Tuesday, April 17, 2007

A little while back there was an outrageous (and quickly banned) company selling a (z-list) celebrity and (mad/hack) scientist endorsed skin cream on Chinese TV that claimed it could remove freckles called, evocatively enough "Magic Freckle Removal Gel". [source] The ad for the product showed that it was safe by delicately applying some of the treatment to a fish to show how gentle it was. Sadly, what the ads then didn’t immediately show was that the fish died of massive burns and the skin cream was leaving people hideously scarred. When all was revealed the product was banned, people were informed, the horror faded blah blah blah.

But while that notion of linking fish to skin treatment served only to reinforce the probability of hideous disfigurement and death due to massive product development negligence proved to be unpopular with “people” in 2006 in China (or any place else come to think of it) the idea of bringing fish into the world of skin care has been calmed down, roped in, packaged again in Turkey and can be added to the list of brilliant new, off the wall beauty treatments that already includes skin serum made from placenta extract and specks of pure gold, emergency weight loss brought on by purposefully ingested stomach viruses, hair conditioner made of bull semen, oxygen bars, shots of wheatgrass juice and apparently life changing Kombuchu tea.

Now, if you’ve got psoriasis or eczema, you can pay to sit in a tub of water that contains hundreds of tiny toothless fish who are craving tiny stomachfuls of diseased human flesh that will literally eat the dead skin off your legs and ass while you sit there reading a book. Why do they love to eat dead skin and diseased weeping open sores so much? Because the water they swim in has no floating organisms in it because it’s too warm. Consequently, they literally ARE starving and they just seem to LOVE diseased flesh. They kind of have to really, what choice do they have? In fact, the more diseased the better because the more disease there is, the more hard dead calloused skin there is and therefore the more hunger satisfaction and culinary delight those fish experience. But apart from more or less being a psoriasis treatment this is also a Godsend for people afflicted with psoriasis or eczema to the point where, when you stop to look at them on the street and can’t help but picture them naked, you get a general but powerful and almost crippling sense of nausea. While those people’s bodies may be so dominated in rashes that they are too hideous to deserve human love, this is also an experience for them to experience what it’s like to be physically wanted – albeit by fish – but still, it’s something as well as a potential cure.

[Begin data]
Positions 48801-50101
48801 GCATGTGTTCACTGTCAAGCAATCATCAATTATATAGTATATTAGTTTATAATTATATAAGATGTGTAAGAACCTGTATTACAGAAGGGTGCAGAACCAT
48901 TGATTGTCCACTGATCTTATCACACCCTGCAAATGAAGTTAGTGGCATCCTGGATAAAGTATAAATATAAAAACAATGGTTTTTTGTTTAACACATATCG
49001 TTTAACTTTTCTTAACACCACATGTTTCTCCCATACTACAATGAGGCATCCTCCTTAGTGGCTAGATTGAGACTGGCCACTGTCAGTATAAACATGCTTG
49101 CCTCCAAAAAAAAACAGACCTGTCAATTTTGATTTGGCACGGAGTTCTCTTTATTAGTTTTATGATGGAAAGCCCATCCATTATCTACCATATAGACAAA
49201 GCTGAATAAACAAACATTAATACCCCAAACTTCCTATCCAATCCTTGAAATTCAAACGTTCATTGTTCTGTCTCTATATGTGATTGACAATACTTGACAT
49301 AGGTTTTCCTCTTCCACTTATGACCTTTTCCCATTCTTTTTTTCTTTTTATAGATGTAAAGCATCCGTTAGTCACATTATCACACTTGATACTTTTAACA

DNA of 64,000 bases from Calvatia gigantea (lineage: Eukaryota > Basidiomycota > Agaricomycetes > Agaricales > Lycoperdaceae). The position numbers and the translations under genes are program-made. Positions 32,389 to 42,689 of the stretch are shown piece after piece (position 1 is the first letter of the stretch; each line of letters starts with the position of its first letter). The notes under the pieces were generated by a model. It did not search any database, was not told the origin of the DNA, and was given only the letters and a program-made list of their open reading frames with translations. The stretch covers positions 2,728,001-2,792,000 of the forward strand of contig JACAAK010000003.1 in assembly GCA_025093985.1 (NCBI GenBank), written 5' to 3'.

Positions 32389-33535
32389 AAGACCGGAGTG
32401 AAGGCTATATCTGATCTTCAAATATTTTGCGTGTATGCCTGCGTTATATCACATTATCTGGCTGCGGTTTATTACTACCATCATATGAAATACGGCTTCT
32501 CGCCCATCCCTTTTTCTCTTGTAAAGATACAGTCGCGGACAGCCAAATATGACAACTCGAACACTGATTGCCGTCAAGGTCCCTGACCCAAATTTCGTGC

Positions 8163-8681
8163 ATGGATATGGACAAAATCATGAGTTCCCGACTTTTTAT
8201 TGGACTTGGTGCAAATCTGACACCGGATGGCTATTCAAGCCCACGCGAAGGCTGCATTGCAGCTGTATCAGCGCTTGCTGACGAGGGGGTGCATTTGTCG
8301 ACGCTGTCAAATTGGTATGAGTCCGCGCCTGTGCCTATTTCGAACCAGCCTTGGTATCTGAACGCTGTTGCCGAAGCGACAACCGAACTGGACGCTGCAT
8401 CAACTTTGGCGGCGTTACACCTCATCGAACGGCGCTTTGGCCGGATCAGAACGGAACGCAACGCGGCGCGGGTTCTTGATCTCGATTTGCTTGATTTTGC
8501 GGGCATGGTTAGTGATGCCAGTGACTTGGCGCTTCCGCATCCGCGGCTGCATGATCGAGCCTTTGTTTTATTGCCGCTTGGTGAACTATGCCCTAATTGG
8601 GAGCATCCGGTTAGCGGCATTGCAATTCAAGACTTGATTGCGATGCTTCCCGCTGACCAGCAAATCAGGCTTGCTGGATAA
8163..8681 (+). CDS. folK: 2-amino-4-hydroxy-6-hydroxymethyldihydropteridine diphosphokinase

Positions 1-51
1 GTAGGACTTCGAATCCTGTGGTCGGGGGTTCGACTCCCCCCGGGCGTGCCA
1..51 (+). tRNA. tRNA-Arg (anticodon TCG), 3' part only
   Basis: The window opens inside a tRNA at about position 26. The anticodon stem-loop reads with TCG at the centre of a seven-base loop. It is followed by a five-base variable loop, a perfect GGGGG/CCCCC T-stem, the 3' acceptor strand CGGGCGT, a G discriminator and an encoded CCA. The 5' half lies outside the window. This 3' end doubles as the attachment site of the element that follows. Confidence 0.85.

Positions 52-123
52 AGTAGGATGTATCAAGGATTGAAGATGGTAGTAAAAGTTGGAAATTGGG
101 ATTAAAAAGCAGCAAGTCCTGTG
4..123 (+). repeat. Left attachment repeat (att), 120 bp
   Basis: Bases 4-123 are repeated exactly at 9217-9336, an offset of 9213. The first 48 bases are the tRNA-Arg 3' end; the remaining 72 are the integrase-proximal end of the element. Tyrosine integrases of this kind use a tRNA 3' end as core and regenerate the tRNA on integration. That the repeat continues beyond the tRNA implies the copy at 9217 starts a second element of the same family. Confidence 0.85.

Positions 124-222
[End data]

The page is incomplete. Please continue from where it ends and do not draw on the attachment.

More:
You’d certainly have to have a high level of disposable income and time and, for that matter, patience to really commit to a treatment like this seeing as the recommended amount of time spent in the pool being literally eaten alive by those tiny fish is 8 hours a day for 21 days which will set you back about 4000 US dollars (all inclusive). To make that clear: you have to sit in the pool in Turkey for 21 days straight, 8 hours a day. Sure, that kind of commitment to a treatment is fine for something like cancer but psoriasis? Jesus, you’d be better off just getting out the blow torch and a pair of pliers and doing it yourself at home. Plus, it’d be cheaper.

But, really – think of the ultimate scenario involving inner and outer beautification if all these treatments were done at once; as you sat in a bath being literally eaten alive by tiny, flesh hungry fish, you could have your hair soaked in fresh bull semen (extracted while the bull was at a guaranteed optimum level of sexual arousal to ensure top levels of hair shining testosterone) and your face in sparkling human skin extract while intermittently downing shots of wheat grass, inhaling pure oxygen and vomiting up your stomach lining. Could the quest for beauty be any more beautiful itself? [source] [source]


Jonathan said...

Behold the birth of a new blog warning...NSFLR -not safe for lunchtime reading.

Matt said...

Yeah, I probably should have...

From now on, I'll make sure.